|<<||Bitwise Left shift||x << 2|
x = 4 # x = 0000 0100 (binary) y = 2 # y = 0000 0010 (binary) print('x & y =', x & y) # x & y = 0 print('x | y =', x | y) # x | y = 6 print('~x =', ~x) # ~x = -5 print('x ^ y =', x ^ y) # x ^ y = 6 print('x >> 2 =', x >> 2) # x >> 2 = 1 print('x << 2 =', x << 2) # x << 2 = 16
In a more complex statement, we can use multiple operators:
x = 4 + 3*2
Is the result 14 or 10? Python interpreter determines according to the precedence rules.
|Operator (Decreasing Order)||Usage|
|~x, +x, -x||Bitwise not, Unary plus, Unary minus|
|*, /, %||Multiply, Divide, Modulo|
|+, –||Addition, subtraction|
|<<, >>||Shifts left/right|
|in, not in, is, is not, <, <=, >, >=, !=, ==||Membership, Identity, Comparison|
|not x||Boolean NOT|
However, if you find it confusing, you can always use parentheses, which makes the precedence explicit.
x = 4 + (3*2) # result is 10
What is the difference between ‘/’ and ‘//’ when used for division?
In python, the division operator returns a float number, no matter what the operands are. Operands could be integer or float. Either way, the result would be a float number.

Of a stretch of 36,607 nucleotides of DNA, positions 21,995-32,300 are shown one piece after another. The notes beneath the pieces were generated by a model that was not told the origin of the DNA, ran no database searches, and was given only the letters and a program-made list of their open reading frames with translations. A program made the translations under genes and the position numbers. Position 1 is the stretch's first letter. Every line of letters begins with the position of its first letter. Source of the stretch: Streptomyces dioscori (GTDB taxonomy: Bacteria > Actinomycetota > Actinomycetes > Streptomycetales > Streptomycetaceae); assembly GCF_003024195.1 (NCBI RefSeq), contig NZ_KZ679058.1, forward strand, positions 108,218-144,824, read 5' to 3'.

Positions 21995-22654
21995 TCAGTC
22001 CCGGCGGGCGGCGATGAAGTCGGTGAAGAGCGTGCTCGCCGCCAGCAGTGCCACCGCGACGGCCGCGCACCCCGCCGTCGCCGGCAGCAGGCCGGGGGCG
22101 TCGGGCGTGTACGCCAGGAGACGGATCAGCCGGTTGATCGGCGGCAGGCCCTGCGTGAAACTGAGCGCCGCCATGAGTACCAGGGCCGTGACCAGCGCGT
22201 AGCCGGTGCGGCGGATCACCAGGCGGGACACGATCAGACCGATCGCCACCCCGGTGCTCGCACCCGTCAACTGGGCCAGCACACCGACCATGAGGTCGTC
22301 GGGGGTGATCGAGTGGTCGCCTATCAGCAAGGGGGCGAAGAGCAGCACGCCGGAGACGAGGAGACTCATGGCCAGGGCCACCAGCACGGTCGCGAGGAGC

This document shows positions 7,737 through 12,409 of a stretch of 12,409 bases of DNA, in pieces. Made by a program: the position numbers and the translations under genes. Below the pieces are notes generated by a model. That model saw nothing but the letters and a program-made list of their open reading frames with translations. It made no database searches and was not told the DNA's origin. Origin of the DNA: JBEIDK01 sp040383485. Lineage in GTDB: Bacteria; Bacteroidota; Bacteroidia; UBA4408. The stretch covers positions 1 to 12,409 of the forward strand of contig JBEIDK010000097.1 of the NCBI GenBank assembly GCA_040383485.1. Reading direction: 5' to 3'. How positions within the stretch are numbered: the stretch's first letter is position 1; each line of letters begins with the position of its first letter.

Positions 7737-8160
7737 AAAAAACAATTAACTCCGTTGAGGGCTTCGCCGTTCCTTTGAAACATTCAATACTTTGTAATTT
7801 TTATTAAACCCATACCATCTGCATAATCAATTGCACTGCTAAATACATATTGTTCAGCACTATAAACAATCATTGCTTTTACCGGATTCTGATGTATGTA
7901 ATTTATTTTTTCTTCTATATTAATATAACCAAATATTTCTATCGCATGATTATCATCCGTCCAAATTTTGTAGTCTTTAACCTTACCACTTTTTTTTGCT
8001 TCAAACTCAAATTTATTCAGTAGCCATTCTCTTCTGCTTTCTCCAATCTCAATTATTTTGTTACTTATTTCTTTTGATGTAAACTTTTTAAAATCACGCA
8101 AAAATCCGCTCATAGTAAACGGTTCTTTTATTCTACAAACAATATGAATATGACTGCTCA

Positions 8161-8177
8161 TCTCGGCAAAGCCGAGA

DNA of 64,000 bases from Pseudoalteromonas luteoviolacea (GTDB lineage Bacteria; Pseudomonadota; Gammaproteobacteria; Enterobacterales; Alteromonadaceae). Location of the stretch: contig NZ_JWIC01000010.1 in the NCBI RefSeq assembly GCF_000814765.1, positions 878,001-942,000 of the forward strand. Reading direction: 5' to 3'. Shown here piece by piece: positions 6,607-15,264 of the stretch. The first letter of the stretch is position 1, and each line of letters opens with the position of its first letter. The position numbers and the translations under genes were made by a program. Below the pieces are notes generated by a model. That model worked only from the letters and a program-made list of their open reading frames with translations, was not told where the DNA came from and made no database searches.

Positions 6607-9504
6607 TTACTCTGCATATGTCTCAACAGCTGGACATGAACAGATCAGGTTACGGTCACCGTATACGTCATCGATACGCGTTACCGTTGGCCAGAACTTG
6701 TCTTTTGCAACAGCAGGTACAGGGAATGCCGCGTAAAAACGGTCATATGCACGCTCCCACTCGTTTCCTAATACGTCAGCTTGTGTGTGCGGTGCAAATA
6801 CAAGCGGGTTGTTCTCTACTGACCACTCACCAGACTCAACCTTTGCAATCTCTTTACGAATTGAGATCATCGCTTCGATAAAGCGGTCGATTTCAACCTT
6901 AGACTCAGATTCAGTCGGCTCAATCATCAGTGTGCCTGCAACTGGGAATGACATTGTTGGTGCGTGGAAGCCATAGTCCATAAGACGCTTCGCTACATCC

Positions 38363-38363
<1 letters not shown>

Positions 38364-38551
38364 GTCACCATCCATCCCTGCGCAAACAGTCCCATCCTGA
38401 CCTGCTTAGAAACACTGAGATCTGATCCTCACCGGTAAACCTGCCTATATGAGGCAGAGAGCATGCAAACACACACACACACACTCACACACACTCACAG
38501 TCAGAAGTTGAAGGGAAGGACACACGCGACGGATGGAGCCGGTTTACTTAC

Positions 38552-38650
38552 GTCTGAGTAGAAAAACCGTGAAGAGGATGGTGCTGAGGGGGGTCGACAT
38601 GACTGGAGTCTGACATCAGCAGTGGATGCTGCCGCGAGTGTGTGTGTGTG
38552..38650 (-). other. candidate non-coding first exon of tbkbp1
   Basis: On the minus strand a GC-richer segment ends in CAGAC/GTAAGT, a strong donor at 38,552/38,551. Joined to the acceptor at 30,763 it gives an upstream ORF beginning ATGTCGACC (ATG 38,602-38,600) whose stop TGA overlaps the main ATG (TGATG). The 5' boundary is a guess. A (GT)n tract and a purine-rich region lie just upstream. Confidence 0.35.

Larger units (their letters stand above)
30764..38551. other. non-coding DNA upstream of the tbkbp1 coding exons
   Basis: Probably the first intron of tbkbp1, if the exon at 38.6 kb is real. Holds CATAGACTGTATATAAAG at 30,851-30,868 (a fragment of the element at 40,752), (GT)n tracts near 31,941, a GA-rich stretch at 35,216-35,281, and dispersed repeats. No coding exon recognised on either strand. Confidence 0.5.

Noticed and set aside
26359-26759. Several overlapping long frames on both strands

Even the operands are fully divisible without remainder the result would be float:
x = 6 y = 3 print('x / y =', 6 / 3) # x / y = 2.0
For our sample, the result is a float number (2.0). Therefore division operator / is also called floating point division.
Python // division operator, on the other hand, is a floor division. By floor division we mean, the result is round down to the nearest integer:
x = 8 y = 3 print('x // y =', x // y) # x // y = 2
Does Python have a ternary conditional operator?
If you have used other programming languages like C, C#, or Java, there is an expression which is called a ternary operator.
In C# using symbols question mark (?) and colon (:) we are conditionally evaluating an expression.
For example (C# statement):
x = (y > 2 ? 3 : 5);
If y is greater than 2 set x variable the number 3, otherwise set x the number 5.
You can make the same expression in python as below:
x = 0 y = 4 x = 3 if y > 2 else 5 print('x =', x) # x = 3
Operators are the core part of any programming language structure. If you know another language, likewise python provides all operators for your programming tasks.